“We are also angry and disgusted to witness that this individual has been subjected to vile racism, misogyny, and even questioning of their Judaism,” it said.
“We condemn this behavior in the strongest terms. And we continue to report every single act of this bigoted trolling. We do not support the demonizing or disparaging of anyone, particularly Jews of color who experience this type of hate and questioning on a regular basis.”
Rajagopal sent the Daily Dot screenshots of several emails Cook purportedly sent to people who’d contacted the organization complaining about them.
Each email says, “After looking more closely into statements made by Anna, we decided their comments were not aligned with Avodah’s mission. Anna was hired in a part-time summer role, but we don’t believe their publicly-shared values align with ours, and we are parting ways.”
Rajagopal isn’t buying Avodah’s denial that Stop Antisemitism’s attack led directly to their firing.
“Really?” Rajagopal said of Avodah’s denial that the article led to their firing. “You’re giving them more information about my unemployment than you are me.”
Rajagopal says that Cook’s emails stirred up another round of abuse.
Stop Antisemitism posted victoriously about the college student losing their summer job. Others piled on.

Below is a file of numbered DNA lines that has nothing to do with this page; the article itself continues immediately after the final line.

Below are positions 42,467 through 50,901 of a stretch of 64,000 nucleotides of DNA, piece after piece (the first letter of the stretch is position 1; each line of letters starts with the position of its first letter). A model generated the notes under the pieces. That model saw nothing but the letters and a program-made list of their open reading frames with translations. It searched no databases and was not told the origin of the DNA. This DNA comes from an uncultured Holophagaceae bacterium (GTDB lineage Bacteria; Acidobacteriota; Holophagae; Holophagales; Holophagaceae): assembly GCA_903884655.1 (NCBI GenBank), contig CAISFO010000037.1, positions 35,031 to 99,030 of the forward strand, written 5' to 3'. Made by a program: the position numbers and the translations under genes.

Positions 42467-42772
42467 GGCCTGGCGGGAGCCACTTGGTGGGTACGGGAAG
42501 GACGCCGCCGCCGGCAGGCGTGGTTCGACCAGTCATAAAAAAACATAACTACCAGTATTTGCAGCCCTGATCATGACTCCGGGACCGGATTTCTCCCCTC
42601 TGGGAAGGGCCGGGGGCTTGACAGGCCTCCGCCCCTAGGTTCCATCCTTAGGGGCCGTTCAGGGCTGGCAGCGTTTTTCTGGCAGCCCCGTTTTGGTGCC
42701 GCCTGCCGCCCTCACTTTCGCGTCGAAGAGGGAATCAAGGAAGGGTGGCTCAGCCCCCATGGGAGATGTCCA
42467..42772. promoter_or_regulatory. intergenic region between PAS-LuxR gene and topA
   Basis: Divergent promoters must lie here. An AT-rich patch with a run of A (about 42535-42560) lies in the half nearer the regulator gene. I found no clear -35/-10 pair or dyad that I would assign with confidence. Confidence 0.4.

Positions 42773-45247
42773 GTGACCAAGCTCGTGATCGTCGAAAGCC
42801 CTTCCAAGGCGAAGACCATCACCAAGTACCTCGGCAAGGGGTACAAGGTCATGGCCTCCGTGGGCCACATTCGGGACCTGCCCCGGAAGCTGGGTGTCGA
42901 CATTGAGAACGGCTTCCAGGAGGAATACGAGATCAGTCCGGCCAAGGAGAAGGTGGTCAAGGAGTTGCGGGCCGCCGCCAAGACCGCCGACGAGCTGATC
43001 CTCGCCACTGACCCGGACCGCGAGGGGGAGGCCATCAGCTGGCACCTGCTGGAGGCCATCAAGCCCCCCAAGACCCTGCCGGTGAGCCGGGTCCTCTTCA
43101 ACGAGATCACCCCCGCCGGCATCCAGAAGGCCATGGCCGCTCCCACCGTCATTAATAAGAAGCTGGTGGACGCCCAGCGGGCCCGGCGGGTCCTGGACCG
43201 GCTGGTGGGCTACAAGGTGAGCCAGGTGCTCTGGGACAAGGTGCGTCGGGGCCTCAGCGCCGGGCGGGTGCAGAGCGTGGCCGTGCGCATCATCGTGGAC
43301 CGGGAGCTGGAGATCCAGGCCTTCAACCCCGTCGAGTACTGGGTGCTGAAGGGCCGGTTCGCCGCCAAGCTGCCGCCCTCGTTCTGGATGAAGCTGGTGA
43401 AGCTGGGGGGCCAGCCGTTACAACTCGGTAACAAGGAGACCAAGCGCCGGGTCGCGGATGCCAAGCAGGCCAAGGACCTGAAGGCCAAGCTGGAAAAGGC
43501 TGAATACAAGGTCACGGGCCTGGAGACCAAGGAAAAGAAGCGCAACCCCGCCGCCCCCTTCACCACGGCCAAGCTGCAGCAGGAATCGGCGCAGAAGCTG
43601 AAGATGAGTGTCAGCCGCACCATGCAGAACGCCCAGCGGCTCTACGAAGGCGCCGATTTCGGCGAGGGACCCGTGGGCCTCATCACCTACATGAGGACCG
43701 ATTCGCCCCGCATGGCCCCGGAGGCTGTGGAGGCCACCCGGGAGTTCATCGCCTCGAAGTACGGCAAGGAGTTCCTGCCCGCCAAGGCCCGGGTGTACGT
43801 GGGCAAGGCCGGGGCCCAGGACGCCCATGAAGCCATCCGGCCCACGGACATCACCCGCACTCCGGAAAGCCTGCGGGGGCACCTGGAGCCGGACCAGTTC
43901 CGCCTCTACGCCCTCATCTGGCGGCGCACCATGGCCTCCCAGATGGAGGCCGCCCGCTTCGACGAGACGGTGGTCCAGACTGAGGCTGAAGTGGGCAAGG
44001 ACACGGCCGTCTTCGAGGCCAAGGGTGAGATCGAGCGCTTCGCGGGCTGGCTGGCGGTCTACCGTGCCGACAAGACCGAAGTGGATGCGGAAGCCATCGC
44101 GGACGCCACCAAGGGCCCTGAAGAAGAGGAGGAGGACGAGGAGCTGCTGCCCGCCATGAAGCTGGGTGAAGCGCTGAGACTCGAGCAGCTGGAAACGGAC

Not only did people viciously troll them online, they contacted their parents, Rajagopal said. Rajagopal sent the Daily Dot screenshots of one such email falsely claiming to her parents that they’re on OnlyFans and attempting to “prostitute herself to the highest bidder.”
Valley, who is also Jewish and was labeled Stop Antisemitism’s “Antisemite of the Week” in 2019, is alarmed by the group’s increasing influence.
“When they came at me they were commonly considered a fringe, far-right unknown maybe one-person-operated ridiculous clown organization but since then unfortunately several Jewish outlets have described them as if they are a legitimate organization and that has given them more sway in the conversation to continue smearing activists,” he said.
Rajagopal isn’t backing down. They’re consulting with legal counsel about potential next steps.
“I’m not going down without a fight…. I’m not letting this ruin my entire future. This is character assassination and I’m not going to let it happen.”
They’re also somewhat bewildered by the extent of the vitriol being directed at a 21-year-old college student with fewer than 20,000 followers across Twitter and Instagram. How can they possibly be, as Stop Antisemitism claims, “one of the largest purveyors of antisemitism on social media”?
“I’m 21 years old. I’m a student in college,” Rajagopal said. “How do I pose a threat to you in any regard?”